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7 Steps to Creating a Successful Sales Meeting

There are times when every sales team needs to re-evaluate their process for creating a successful sales meeting.

If your company has a major opportunity and you want the sales team to be fully equipped, or if your sales team is struggling to convert prospects into customers, make sure everyone is following this game plan for how to lead successful sales meetings.

Watch our recent webinar on how to lead the ultimate discovery meeting!

1. Pre-Meeting Preparation

A successful sales meeting happens well before the actual day of the meeting. In sports, a team doesn’t just show up the day of the game thinking they will win without studying tape, scouting reports, or tendencies. There must be ample preparation.

How much time you should spend preparing for the meeting is a function of your circumstances. If the prospect could be the biggest client of the year, then make sure you have done in-depth due diligence before the meeting. But, if the prospect is one of many you are trying to convert, then it may make sense to spend a little less time per prospect. Still be prepared, though, by doing this research: 

  • Review your notes from the sales development rep that set the meeting or your notes if you scheduled the meeting yourself.
  • Research the prospect company and do not put blinders on by making assumptions. (PRO TIP: Read their latest blog posts/news stories, follow them on social media, connect with key decision-makers on LinkedIn.)
  • Research trends in their market or industry.
  • Research their main competitors and understand your prospect’s unique value proposition.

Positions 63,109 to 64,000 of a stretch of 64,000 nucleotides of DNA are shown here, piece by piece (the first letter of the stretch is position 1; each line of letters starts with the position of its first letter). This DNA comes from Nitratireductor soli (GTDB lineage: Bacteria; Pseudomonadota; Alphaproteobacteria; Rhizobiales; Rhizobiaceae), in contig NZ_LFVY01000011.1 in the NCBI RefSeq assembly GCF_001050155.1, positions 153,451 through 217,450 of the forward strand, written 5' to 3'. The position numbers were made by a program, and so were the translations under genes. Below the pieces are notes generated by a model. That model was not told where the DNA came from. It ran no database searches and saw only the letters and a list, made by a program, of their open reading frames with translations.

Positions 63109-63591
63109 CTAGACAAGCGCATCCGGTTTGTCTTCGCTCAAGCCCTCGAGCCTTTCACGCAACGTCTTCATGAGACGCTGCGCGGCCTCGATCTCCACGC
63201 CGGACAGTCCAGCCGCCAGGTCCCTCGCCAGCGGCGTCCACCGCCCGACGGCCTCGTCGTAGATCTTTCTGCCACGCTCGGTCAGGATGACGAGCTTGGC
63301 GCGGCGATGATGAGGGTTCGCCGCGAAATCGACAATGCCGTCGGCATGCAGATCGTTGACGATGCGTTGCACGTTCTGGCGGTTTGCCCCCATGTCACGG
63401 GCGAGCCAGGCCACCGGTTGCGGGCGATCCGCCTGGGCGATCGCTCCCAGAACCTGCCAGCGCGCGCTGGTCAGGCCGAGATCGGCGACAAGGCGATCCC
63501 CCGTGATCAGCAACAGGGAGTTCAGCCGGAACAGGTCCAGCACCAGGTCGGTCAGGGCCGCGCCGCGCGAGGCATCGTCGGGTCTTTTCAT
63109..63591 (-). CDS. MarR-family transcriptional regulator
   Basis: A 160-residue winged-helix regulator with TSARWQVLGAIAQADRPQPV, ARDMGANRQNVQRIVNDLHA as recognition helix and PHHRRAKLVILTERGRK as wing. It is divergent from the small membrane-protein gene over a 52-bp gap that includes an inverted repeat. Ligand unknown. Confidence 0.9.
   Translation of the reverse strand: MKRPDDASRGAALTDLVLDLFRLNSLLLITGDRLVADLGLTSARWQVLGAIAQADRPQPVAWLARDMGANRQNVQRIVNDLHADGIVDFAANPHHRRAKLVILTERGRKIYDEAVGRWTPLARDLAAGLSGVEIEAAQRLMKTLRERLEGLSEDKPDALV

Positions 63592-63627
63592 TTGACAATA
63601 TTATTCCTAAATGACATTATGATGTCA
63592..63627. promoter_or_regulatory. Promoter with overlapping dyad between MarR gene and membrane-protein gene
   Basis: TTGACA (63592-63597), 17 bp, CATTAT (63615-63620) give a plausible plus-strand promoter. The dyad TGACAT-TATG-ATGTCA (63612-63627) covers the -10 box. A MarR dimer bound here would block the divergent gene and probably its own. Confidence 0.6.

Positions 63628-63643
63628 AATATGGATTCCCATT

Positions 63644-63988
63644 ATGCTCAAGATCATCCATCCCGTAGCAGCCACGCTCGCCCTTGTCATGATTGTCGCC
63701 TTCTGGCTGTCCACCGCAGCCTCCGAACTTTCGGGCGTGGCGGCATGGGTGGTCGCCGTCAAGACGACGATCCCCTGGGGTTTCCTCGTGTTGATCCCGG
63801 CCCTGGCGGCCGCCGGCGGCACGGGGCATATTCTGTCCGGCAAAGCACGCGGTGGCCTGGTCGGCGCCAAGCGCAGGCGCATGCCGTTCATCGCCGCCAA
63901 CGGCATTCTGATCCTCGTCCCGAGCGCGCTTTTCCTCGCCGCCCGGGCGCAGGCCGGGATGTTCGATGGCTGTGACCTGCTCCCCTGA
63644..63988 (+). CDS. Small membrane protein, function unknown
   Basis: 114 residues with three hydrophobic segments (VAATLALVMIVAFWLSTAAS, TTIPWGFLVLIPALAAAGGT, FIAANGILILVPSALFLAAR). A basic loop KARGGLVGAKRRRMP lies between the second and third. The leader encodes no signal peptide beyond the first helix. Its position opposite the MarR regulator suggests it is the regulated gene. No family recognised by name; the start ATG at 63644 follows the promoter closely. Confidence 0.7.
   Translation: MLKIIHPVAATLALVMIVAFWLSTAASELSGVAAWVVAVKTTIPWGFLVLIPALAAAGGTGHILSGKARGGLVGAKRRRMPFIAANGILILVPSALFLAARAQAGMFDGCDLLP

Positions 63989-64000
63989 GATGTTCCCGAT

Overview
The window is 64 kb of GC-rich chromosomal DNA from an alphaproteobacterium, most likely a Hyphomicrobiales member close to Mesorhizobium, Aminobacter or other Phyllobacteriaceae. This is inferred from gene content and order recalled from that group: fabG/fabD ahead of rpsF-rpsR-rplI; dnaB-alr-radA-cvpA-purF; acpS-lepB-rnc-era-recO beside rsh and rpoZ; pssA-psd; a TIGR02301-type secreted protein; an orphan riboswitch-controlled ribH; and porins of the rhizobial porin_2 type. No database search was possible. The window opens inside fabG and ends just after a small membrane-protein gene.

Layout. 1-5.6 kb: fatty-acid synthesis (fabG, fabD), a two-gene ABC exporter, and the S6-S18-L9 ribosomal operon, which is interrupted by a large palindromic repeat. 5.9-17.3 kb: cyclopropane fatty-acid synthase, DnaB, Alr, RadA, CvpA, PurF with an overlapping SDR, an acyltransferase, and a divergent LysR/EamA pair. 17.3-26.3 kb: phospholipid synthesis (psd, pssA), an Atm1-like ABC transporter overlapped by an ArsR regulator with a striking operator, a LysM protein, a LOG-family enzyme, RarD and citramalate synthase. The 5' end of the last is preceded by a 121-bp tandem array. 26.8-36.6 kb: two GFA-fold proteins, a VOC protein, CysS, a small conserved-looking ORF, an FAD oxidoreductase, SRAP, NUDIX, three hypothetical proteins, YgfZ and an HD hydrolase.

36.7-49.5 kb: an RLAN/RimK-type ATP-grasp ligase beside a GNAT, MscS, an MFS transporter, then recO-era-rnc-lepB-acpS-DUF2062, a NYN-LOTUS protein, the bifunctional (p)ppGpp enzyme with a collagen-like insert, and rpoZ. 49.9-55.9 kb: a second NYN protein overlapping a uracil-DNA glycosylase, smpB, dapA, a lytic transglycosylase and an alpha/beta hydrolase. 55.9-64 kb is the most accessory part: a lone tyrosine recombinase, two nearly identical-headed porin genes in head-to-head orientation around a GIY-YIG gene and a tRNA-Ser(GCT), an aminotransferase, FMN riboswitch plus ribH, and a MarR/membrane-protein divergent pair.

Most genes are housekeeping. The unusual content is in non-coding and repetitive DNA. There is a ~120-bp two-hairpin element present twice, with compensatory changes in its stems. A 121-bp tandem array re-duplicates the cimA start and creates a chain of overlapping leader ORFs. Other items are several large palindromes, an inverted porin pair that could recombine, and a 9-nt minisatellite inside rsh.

• Research the attendees who will be present at the meeting. (PRO TIP: Identity the employees who might be resistant to your product or solution and be ready to address their concerns.)
  • Prepare thoughtful and targeted questions. 

2. Day of the Meeting Preparation

Today is the day of the big sales meeting. So, rearrange your priorities to make sure you are on-time! And, if circumstances dictate that you cannot make the scheduled meeting time, then call or contact the prospect in advance.

Being late and contacting the prospect after the scheduled meeting time compounds the problem. It sends a message that the prospect is not a priority, creating even more resistance to your product or solution.

Once you are in the meeting, make sure you introduce yourself and go around the room asking  everyone to briefly introduce themselves. This will also allow you to read the body language of each person and take the temperature of the room. One big mistake that salespeople make is trying to jump right to the meat of the presentation without establishing the tone of the meeting.

The key is striking a balance between helping everyone in the room or on the call get comfortable, and taking too much time before getting to your meeting agenda.

You should continue to control the meeting by outlining the objectives of the meeting. Always  include a brief agenda at the beginning of your presentation. The audience knows you are there to sell to them, but you should resist the temptation to sell right away. Laying out the game plan for your audience helps reduce anxiety since they know where you are heading and that their questions will be answered.


3. Get to the Meat of the Meeting

Now is the time to hammer home the value your product or solution brings to their business. But, if you skip steps 1 and 2, the likelihood of finding a receptive audience diminishes.

During this step, you should listen to and learn from your prospect, then share your value proposition. It’s two-way communication where you are providing a broad overview of what your company offers while also gaining a better understanding of the prospect’s unique situation and most pressing needs. 

What separates good salespeople from great salespeople is not boxing yourself into a smaller solution for the prospect too early. You want to stay big and broad about all of the solutions you can provide, while allowing the prospect to give you information about their current circumstances or priorities.

How do you uncover your prospect’s most significant challenges as it relates to your solutions?  By setting the tone, which you already did, controlling the dialogue, and asking open-ended questions that help you unlock the company’s needs. This allows you to provide a more targeted solution that resonates with the prospect. 

4. Vision Engineering Is Vital to a Successful Sales Meeting